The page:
Hierarchy Map [HM] Pattern
How to store variable depth hierarchies in a BI query friendly format.
Variable Depth Hierarchy Problem
Company ownership is an example of a variable depth hierarchy. In the organisation chart above each node at each level in this hierarchy is a business customer, all ultimately owned by Pomegranate Corp. The hierarchy can vary in depth and change shape at any time as companies are acquired, merged or sold off.
A consulting firm working with each of the above corporate clients individually might not consider Pomegranate or POM Computing significant based on direct billing alone. However, if ownership data is available in an analytically friendly form KPIs can easily be recalculated by rolling up billing metrics to any level in the hierarchy and a true picture of client importance might emerge along with opportunities to cross/up-sell services.
The ownership above can be described as a 'many to one (M:1) recursive relationship' in which each customer can own many other customers and many customers can all be owned by one other customer. The relationships are optional as a customer can be independent, privately owned and not own any other customers. On an Entity Relationship Diagram (ERD) the relationships can be visualised like this:
This would typically be implemented in a relational database by adding a parent customer foreign key column. Foreign keys normally point to the primary key in another table but in this case it would be a recursive key pointing back to the primary key of the same table as in the example below taken from chapter 6 of Agile Data Warehouse Design:
Unfortunately, while the above design succinctly stores the information it fails to publish it in a form that can easily be used by ad hoc BI tools. It is possible to answers questions by writing custom applications using loops and recursion code to aggregate can only generate non-procedural SQL. Perhaps this is why the M:1 recursive relationship is often nicknamed a 'head-scratcher' when drawn as in the above ERD. (Be careful how you draw it or you might be scratching another part of your anatomy.)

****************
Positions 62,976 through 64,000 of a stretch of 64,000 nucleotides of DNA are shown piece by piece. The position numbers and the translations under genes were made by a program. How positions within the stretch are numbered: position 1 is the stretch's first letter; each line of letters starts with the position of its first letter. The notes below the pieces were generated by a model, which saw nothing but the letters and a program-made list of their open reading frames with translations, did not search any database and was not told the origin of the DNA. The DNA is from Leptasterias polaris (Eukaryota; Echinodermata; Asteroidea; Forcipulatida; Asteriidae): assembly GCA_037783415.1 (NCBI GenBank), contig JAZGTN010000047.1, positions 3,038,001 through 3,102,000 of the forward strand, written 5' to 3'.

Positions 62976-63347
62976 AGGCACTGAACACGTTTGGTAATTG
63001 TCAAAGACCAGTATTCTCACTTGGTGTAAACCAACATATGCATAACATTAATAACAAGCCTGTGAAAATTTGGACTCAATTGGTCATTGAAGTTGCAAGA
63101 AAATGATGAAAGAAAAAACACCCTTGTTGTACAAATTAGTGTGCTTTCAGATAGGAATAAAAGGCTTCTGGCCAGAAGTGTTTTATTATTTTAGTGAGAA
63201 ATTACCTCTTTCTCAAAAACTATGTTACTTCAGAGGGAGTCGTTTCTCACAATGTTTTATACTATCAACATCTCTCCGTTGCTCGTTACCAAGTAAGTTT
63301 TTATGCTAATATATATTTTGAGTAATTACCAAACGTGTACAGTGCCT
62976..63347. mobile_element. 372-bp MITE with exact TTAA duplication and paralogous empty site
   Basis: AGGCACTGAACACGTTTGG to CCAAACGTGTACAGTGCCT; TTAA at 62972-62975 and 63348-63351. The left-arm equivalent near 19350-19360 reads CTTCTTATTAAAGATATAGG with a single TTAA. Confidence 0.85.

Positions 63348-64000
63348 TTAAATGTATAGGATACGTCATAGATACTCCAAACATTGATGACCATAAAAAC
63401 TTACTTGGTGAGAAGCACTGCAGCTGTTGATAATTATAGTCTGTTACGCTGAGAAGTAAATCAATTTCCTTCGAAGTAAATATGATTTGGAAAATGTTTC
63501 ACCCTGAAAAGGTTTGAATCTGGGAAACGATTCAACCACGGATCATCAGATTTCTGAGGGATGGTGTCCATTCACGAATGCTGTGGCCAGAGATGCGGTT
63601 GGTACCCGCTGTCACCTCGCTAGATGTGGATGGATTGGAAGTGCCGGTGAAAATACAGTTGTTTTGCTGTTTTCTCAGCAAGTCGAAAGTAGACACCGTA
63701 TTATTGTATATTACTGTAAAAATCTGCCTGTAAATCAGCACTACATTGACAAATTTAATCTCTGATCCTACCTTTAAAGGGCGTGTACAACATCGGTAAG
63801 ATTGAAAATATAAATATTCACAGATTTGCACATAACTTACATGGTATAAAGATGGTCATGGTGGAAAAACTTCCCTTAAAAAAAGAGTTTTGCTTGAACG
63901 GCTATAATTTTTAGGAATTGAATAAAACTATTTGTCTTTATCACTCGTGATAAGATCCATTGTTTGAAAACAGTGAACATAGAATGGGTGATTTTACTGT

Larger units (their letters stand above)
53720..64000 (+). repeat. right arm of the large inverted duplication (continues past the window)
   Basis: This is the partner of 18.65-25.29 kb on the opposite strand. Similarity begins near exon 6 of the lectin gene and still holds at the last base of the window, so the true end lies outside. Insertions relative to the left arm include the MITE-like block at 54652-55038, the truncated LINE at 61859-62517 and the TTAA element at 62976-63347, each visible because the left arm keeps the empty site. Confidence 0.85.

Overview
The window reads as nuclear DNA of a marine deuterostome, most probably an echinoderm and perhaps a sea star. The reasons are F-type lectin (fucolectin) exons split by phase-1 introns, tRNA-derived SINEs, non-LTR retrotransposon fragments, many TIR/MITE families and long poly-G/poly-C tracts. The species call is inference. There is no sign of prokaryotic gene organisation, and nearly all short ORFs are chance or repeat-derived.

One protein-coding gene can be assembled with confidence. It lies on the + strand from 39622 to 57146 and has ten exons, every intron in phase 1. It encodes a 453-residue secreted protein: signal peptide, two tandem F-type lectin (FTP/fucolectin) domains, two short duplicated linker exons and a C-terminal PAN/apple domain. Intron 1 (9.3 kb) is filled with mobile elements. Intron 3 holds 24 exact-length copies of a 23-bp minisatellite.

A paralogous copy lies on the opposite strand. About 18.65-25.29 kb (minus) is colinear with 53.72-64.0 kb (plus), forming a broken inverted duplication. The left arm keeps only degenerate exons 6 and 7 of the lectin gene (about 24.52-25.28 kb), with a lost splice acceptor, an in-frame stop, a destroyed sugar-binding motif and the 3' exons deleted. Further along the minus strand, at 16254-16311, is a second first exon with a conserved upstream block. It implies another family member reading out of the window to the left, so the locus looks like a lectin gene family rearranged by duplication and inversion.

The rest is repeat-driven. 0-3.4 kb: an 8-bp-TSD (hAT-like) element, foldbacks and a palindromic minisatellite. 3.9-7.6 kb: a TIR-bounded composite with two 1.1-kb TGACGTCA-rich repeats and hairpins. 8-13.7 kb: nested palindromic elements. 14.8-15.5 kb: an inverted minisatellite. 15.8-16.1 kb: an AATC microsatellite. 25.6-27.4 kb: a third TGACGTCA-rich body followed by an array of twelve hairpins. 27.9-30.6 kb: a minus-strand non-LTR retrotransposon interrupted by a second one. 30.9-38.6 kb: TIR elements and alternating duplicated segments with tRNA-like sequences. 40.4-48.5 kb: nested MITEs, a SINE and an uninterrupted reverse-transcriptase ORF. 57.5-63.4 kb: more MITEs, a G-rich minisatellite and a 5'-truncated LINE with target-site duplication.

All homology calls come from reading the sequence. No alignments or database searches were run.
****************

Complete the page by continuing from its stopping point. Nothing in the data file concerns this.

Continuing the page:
The Hierarchy Map (HM) pattern (aka hierarchy helper) solves the ad hoc query problem by storing every company to subsidiary relationship no matter how distant. I.e. not just the direct parent:child relationships found in the raw data but the derived indirect relationships between parent:grandchild, parent:great-grandchild etc as show in the Company Structure example below.
The design of this table, particularly the importance of the sequence number column for displaying the hierarchy correctly and how it works with type 2 slowly changing dimensions (SCD) is discussed on pages 176-185 of Agile Data Warehouse Design.
Download Example Code
Hierarchy maps can be build and maintained by stored procedures such as the downloadable example here:
Company Structure M:1 HM (Microsoft SQL Server) [ZIP] Author: Man Mohan Singh
The solution pack contains:
DDL for building a Company source table, Company HV dimension and Company Structure HM
Simple SQL scripts for loading and updating the source table with Pomegranate example data
Stored procedure for maintaining the type 2 SCD
Store procedure for loading and rebuilding the Company Structure hierarchy map
Instructions for running the code, a spreadsheet of test results for various update scenarios and contact details for feedback and more information
(coming shortly) Company Structure M:1 HM (Oracle) [ZIP] Author: Lawrence Corr
Please note: the above code is offered freely without warranty.
The solution above is designed to cope with the M:1 recursive relationship. The hierarchy map pattern can be expanded to solve Many to Many (M:M) recursive relationships that represent variable depth multi-parent hierarchies such as bill of materials, HR dotted line relationships and partial ownership. This involves storing additional rows for the multiple parent relationships and weighting factors for allocating child facts across multiple parent values.
Using a Hierarchy Map
Hierarchy maps may appear complex but once built, using them in a query is simple. By joining a dimension to a fact table through a hierarchy map as below it is possible to roll up all child facts to any parent level by performing only one additional join.